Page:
The politics of the Kurdish struggle

At the end of World War One – which was supposedly fought to defend the rights of small nations – the “great powers” pledged to grant the Kurdish people a homeland. It was a lie. Nearly 100 years later, the Kurds are still denied the basic right of national self-determination.

Over all those years, the Kurds have been brutally repressed, exploited or used as a plaything by competing imperialist forces, above all by the US – which promised the Kurds independence if they aided the overthrow of Saddam Hussein’s regime – and the regional powers of Turkey, Iran and Iraq.

The size of the Kurdish population is widely disputed, but the most reliable estimate puts it at at least 35 million: about 16 to 17 million in Turkey, 7 to 8 million in Iran, 6 to 7 million in Iraq, about 2 million in Syria plus a sizeable diaspora scattered across the world.

Until recently in Turkey, even speaking Kurdish was a crime, as was the use of the letters x, q and w, which exist in the Kurdish alphabet but not the Turkish. The very existence of a Kurdish population was denied by the Turkish state. Every morning all school children sang: “I am Turkish. I am honest. I am diligent”.

People who misguidedly thought they were Kurdish were simply “mountain Turks”, according to the government. The slogan, “How happy is he who says I’m a Turk” is prominently displayed in the centre of Diyarbakir, the largest city in the predominately Kurdish area of south-eastern Turkey.

Pushing forward the revolution from below of the popular masses of Syria, both Arab and Kurd, is the only solution to sectarianism, racism and national chauvinism.

However, the Kurds did not meekly accept their oppression. In the 1920s and 1930s several Kurdish uprisings were brutally suppressed. Since then, a large part of the Turkish army has been stationed permanently in the Kurdish region, long the poorest party of the country, having been deliberately starved of funds for basic government services.

Tragically, secular Turkish nationalism has not simply been the province of the right but has also predominated on the Turkish left. This, combined with the entrenched Stalinist politics that championed cross-class alliances with supposedly progressive nationalist sections of the Turkish bourgeoisie, meant that until recent times there was little support on the Turkish left for Kurdish self-determination. The Turkish Stalinist left was much more concerned with denouncing “feudalism” and the supposed threat posed by US imperialism to Turkish independence than in fighting what should have been their main enemy: Turkish capitalism.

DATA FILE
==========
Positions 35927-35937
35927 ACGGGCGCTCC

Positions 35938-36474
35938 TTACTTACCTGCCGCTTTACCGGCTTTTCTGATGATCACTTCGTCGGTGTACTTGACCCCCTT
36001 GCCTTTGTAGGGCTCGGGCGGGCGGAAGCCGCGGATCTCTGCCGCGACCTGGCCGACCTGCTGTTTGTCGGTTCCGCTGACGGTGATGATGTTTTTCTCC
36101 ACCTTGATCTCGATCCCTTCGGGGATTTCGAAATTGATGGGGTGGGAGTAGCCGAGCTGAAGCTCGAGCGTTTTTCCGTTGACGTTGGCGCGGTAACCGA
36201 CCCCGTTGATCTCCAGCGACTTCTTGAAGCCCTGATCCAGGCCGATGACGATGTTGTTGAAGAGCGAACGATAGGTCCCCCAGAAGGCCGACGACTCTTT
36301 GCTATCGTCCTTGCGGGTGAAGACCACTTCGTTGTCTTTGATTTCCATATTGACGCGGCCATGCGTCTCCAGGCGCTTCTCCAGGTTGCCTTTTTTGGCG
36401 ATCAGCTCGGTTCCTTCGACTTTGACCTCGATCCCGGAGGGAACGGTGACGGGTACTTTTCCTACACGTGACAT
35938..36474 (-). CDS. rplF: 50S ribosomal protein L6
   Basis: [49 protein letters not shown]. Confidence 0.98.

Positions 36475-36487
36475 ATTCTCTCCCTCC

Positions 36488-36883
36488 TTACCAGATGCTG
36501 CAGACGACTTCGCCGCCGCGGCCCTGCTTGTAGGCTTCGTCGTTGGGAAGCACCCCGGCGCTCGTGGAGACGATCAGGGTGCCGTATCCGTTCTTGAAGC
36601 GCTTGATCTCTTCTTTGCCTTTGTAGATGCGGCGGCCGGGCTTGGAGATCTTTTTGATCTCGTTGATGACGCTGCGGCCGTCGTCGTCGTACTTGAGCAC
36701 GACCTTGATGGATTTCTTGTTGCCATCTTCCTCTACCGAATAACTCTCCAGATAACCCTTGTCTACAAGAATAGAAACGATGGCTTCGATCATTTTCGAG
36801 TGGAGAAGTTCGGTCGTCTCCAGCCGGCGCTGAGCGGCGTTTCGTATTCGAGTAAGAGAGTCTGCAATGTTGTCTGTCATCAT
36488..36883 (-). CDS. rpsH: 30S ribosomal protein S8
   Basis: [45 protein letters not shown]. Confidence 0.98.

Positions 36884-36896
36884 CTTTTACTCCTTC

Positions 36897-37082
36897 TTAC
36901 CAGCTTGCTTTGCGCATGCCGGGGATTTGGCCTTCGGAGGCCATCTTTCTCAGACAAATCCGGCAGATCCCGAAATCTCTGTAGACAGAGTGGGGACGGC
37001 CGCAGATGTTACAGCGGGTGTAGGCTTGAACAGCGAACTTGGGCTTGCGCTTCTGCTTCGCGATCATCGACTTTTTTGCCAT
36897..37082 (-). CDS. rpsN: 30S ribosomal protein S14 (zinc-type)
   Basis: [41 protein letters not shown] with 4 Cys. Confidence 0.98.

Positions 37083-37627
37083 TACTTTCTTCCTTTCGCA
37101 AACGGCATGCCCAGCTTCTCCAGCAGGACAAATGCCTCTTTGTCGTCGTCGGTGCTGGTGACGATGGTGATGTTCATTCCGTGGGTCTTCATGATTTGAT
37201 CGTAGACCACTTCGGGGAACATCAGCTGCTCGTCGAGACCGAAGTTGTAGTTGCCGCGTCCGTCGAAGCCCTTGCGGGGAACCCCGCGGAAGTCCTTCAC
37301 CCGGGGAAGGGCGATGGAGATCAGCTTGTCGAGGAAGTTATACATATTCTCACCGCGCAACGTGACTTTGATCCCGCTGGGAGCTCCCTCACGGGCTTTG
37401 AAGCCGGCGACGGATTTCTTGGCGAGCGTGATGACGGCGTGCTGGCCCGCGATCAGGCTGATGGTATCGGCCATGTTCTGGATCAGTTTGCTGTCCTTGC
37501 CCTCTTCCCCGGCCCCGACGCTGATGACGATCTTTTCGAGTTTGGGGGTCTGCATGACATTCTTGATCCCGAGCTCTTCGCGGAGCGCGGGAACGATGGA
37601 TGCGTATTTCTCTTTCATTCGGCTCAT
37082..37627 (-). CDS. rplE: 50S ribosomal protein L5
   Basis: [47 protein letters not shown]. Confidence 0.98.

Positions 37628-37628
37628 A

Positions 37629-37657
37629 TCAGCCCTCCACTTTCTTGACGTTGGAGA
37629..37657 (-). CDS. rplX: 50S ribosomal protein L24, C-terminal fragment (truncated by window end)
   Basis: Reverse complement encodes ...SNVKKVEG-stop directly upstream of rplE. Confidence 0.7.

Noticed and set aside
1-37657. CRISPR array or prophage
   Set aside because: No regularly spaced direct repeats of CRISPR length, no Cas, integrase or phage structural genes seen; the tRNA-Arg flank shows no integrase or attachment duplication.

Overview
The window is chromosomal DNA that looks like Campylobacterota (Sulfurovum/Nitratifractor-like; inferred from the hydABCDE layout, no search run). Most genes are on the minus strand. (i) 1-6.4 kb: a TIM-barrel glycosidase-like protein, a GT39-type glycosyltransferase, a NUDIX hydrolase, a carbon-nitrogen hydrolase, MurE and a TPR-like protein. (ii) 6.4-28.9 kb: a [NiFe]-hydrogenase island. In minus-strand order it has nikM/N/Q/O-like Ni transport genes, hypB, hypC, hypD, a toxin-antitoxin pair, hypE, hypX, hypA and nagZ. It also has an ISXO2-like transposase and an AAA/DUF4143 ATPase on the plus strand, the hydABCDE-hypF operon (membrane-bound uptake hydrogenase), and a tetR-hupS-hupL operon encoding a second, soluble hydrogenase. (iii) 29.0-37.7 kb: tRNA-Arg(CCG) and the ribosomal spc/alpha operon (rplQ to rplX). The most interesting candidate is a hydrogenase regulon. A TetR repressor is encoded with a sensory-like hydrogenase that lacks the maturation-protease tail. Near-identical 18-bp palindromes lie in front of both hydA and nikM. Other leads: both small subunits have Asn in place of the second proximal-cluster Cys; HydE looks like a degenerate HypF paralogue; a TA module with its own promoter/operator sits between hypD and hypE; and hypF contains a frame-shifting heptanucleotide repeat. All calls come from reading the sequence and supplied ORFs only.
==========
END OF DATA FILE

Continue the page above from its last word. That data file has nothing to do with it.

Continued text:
Rise of PKK

This left the large numbers of Kurdish youth who had been attracted to the left during the mass radicalisation of the late 1960s and early 1970s disillusioned. It opened up the space for the growth of the Kurdish guerrilla movement headed by the PKK (Kurdish Workers Party).

The PKK combined nationalist politics couched in Stalinist rhetoric with hardline Stalinist organisational methods – including the murder of internal dissidents. In 1984, the PKK carried out its first major military operation when it briefly seized control of two small Kurdish towns. Subsequently, it grew rapidly to be the unquestioned leadership of a powerful movement.

The Turkish state responded with brutal repression. Over the last 30 years, hundreds of thousands have died in the fighting or have been assassinated by wings of the Turkish deep state.

However, the repression simply led large numbers of Kurds, who had not been particularly sympathetic to the PKK, to rally around it. By the early 2000s, the PKK was frequently able to mobilise more than a million people on the streets of Diyarbakir, a city of fewer than 2 million people. It also built a powerful support and fundraising base amongst the large Kurdish diaspora in Western Europe and to a lesser extent Australia.

In 1999, Abdullah Ocalan, the PKK’s supreme leader, was captured after being expelled from Syria, where the PKK had previously been allowed to maintain military bases by the Assad regime, which was hostile to Turkey. From his prison cell, Ocalan agreed on and off to cease-fires and entered peace negotiations with the Turkish government.

He recognised that the PKK was incapable of militarily defeating the Turkish state. He even moved away from demanding the right for Kurdish national self-determination and instead called for a limited form of regional autonomy within the framework of the Turkish state.

Political shift

This was part of a broader political repositioning by the PKK. The old hardline Stalinist rhetoric was jettisoned, and Ocalan embraced the semi-anarchist style ideas of Murray Bookchin.

Bookchin advocated democratic confederalism – a form of radical municipalism – in which a network of self-governing local communities would replace the nation state. Ocalan also embraced elements of feminism. Women are now prominent in the PKK leadership, and many thousands of women were recruited to the PKK’s military forces.

Some sections of the anarchist movement and the broader Western left took all of this as good coin, became uncritical cheerleaders for the PKK and romanticised its role in the struggle. However, while socialists should defend the PKK from attacks by the Turkish state and oppose its proscription as a terrorist organisation by Western governments, we need to be clear that its nationalist politics offer no road forward for either Kurdish or broader human liberation.

That can be achieved only as part of a united revolutionary struggle involving the working class and popular masses of the whole region – Kurdish, Turkish, Arab and Iranian. But that united struggle will be possible only if the left in the oppressor national states champions the right of the Kurds to national self-determination